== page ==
Dipo is a Ghanaian traditional festival celebrated by the people of Odumase in the Eastern region of Ghana.The festival is celebrated in the month of April every year.The festival is used to usher into puberty, girls who are virgins and it signifies that a lady, who partakes in it, is of age to be married. Parents upon hearing announcement of the rites send their qualified girls to the chief priest. However these girls would have to go through rituals and tests to prove their chastity before they qualify to partake in the festival.
On the first day of the rites, the girls have their heads shaved and dressed with cloth around their waist to just their knee level. This is done by a special ritual mother and it signifies their transition from childhood to adulthood. They are paraded to the entire community as the initiates (dipo-yi).
Early the next morning, the chief priest gives the initiates a ritual bath. He pours libation to ask for blessings for the girls. He then washes their feet with the blood of a goat which their parents presented. This is to drive away any spirit of barrenness. The crucial part of the rite is when the girls sit on the sacred stone. This is to prove their virginity. However, any girl found to be pregnant or not a virgin is detested by the community and does not entice a man from the tribe.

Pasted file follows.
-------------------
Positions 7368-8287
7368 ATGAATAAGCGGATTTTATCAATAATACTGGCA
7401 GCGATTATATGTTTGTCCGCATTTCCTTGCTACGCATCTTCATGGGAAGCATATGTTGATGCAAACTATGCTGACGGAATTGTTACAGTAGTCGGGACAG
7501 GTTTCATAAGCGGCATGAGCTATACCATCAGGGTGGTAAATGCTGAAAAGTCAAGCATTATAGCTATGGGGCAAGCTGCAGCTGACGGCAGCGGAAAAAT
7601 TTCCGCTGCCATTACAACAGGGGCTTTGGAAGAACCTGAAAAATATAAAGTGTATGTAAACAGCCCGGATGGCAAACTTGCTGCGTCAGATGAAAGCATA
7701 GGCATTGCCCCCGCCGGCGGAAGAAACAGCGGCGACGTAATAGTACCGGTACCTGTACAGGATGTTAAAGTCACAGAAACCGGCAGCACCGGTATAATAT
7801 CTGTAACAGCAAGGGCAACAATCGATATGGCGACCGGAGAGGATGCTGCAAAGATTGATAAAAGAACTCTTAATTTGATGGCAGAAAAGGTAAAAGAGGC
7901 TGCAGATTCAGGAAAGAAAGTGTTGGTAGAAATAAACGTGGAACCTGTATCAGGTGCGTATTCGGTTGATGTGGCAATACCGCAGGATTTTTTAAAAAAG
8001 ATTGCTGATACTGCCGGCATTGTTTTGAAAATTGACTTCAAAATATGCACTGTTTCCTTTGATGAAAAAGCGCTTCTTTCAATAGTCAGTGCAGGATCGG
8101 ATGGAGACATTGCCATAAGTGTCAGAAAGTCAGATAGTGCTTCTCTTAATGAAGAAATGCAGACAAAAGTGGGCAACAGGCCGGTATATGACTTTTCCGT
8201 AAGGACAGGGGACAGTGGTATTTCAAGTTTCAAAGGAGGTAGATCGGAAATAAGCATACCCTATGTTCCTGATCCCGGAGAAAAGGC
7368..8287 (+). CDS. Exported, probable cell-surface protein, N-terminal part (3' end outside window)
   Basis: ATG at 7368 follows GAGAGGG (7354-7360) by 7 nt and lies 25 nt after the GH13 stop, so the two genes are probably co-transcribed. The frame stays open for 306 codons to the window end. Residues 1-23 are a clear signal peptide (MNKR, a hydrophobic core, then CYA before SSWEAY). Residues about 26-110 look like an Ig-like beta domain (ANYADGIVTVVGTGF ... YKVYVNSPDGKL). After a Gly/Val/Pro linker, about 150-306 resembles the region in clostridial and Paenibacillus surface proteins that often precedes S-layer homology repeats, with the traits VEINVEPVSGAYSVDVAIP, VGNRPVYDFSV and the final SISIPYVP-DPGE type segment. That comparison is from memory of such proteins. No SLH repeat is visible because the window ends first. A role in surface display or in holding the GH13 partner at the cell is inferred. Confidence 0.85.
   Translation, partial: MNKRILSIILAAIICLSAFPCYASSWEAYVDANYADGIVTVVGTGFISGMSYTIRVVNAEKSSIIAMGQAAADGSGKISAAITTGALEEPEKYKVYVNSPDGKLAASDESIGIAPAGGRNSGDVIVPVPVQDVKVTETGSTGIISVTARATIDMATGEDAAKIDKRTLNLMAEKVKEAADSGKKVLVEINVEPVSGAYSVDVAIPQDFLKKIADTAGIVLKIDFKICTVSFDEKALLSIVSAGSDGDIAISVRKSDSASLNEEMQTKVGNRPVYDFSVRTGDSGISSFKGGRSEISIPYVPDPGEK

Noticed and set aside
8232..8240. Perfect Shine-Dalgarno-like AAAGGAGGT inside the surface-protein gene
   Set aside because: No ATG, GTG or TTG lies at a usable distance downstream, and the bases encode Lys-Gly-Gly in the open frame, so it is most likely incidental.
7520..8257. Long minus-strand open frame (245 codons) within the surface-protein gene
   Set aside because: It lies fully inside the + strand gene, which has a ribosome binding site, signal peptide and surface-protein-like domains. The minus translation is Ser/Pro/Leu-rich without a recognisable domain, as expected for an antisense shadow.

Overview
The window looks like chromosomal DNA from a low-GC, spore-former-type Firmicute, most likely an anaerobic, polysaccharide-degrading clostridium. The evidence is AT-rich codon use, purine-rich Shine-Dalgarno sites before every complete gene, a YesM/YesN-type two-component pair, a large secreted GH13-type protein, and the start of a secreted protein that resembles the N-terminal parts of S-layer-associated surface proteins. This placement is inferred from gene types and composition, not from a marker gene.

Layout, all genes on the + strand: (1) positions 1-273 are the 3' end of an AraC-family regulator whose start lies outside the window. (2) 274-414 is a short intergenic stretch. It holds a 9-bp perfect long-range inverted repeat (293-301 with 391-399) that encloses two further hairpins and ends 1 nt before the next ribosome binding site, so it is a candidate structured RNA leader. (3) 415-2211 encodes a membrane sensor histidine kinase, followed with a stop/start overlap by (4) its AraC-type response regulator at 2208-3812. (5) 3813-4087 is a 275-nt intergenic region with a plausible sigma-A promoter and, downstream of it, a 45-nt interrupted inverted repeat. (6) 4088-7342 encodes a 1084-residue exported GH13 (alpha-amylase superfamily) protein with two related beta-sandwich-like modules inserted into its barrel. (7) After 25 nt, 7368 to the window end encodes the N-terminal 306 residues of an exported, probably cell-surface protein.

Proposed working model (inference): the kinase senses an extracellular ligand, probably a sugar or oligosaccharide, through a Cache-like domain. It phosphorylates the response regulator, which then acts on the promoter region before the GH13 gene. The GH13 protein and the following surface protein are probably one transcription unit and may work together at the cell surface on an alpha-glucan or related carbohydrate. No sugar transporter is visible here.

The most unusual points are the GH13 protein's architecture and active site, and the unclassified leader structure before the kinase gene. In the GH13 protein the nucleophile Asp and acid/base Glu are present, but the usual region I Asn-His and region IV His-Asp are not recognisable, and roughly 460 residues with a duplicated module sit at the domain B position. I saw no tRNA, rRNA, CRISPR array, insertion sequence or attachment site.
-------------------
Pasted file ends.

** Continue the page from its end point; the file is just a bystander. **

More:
The girls are then housed for a week, where they are given training on cooking, housekeeping, child birth and nurture. The ritual mothers give them special lessons on seduction and how to treat their husbands right. They learn the Klama dance which will be performed on the final day of the rites.
After the one-week schooling, they are finally released and the entire community gather to celebrate their transition into womanhood. They are beautifully dressed in rich kente cloth accessorised with beads around their waist, neck and arms. With singing and drumming, they perform the Klama dance. At this point, any man interested in any one of them can start investigating into her family. it is assumed that any lady who partakes in the rites not only brings honour to herself but to her family at large.